The Commons at Tunbridge Wells are areas of outstanding natural beauty that date back to the 13th century. The Higher Ground was used by Tunbridge Wells Cricket Club from 1839. Less than a mile north-west is the Lower Ground, which was used for cricket from 1850. Southborough Common further to the north-west was used for cricket from 1794.
County Cricket matches were played on the Higher Ground from 1845 until 1880. The sports ground area on the Higher Ground was not enclosed, which meant that attendances were very large, but also the ground suffered due to public use and trampling by animals.
The Fashionable Amateur Athletic Sports started on the Common around 1870 and, as the name suggests, they were a society affair. The first bicycle race on the Common was at the Fashionable Sports on Easter Tuesday 1875. Although a bicycle race was not scheduled for the event, the Kent and Sussex Courier of April 2nd 1875 reported "A bicycle race was not included in the program, but in the course of the day, arrangements were made for one to take place." There were four competitors and the race was over two miles.
The Tunbridge Wells Athletic Club sports were held on Easter Monday and they included a one mile bicycle race in their 1877 meeting. The events were mainly running races and the sports attracted around 10,000 spectators.
The Tunbridge Wells Bicycle Club held their annual race meeting on June 21st 1877 on a course of 271 yards. The bicycle events were one, two and five miles scratch races, a slow bicycle race, a race without handles (no hands presumably) and a consolation race. The press reported There was not a large attendance of spectators.'
Tunbridge Wells Bicycle Club moved their annual sports meeting to Tunbridge Wells Cricket Week on July 16th 1879.
The Easter Monday Athletic Club sports meeting became a regular event for the next five years and the Fashionable' Easter Tuesday sports continued, making two days of races. The Easter Tuesday events usually included a one mile handicap race and a two miles open race. The sports regularly attracted over 10,000 spectators.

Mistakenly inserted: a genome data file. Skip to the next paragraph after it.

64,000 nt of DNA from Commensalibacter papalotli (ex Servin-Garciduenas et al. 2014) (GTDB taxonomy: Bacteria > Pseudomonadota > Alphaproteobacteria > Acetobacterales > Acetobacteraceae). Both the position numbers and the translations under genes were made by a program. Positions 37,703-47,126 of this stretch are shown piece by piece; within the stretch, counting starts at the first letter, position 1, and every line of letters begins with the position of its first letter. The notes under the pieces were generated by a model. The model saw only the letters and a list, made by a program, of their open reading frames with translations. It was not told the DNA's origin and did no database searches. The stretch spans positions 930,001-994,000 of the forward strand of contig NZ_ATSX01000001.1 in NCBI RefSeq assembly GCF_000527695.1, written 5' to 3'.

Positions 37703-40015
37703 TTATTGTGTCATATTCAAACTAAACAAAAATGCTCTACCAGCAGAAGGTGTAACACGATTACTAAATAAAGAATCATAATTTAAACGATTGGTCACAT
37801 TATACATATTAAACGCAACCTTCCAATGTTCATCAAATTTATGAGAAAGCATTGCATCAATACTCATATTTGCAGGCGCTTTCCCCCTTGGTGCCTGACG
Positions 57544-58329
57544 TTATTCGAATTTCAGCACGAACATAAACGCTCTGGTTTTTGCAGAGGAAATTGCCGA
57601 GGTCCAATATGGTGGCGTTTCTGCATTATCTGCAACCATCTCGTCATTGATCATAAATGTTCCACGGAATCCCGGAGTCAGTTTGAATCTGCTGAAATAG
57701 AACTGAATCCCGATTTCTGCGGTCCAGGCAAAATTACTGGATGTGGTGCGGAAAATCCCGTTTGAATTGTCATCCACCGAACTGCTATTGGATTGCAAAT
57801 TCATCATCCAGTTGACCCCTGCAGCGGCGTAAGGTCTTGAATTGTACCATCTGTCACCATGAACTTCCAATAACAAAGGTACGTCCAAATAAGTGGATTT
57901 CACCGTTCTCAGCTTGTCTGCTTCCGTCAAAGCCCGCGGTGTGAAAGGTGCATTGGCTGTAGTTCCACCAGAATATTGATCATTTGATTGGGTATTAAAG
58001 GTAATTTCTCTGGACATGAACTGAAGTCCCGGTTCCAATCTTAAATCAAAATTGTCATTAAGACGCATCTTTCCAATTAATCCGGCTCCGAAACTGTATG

Camden Bicycle Club* organised the 1882 Easter Monday meeting in association with the Athletic Club and tricycle races were added to the program. There were eight bicycle/tricycle events including the one mile Championship of Tunbridge Wells Bicycle Club. The following year, Tunbridge Wells Bicycle Club organised bicycle races at the sports.
Both the Easter Monday and Tuesday sports survived because there were subscriber clubs which provided the necessary cash to run the events. In 1882, the enclosure of the ground was discussed so that admission could be charged.
The Fashionable sports meetings continued until Easter Tuesday 1884 and the Easter Monday sports until 1891. After this, bicycle racing was held at Lower Ground
The newly formed Tunbridge Wells Albion CC started holding a lot of grass track meeting, mostly mid-week, from 1937 and this started a period of intense racing activity led by the club secretary Bob Lawrence. For the next three years, the Albion track races took place on both Lower and Higher Grounds. In 1939, there were several race meetings and the club hosted the NCU (Kent Centre) championships over 5 miles in 1939, these races were on the Higher Ground cricket pitch.
The Albion re-formed after the war and once again, racing in Tunbridge Wells was revived, with several track meetings from 1946 to 1955, on both Nevill and Linden. The Albion held their first post-war track meeting at Linden Park on August 26th 1946 in association with Uckfield and District CC. The last bicycle racing on Linden was probably the West Kent Cycle Racing League meeting on September 19th 1950.
The Higher Ground has been home to Linden Park Cricket Club since 1898, who moved there from the present Nevill Ground.
* The Camden Bicycle Club's headquarters was the Camden Hotel, Camden Road, Tunbridge Wells from where the club got its name.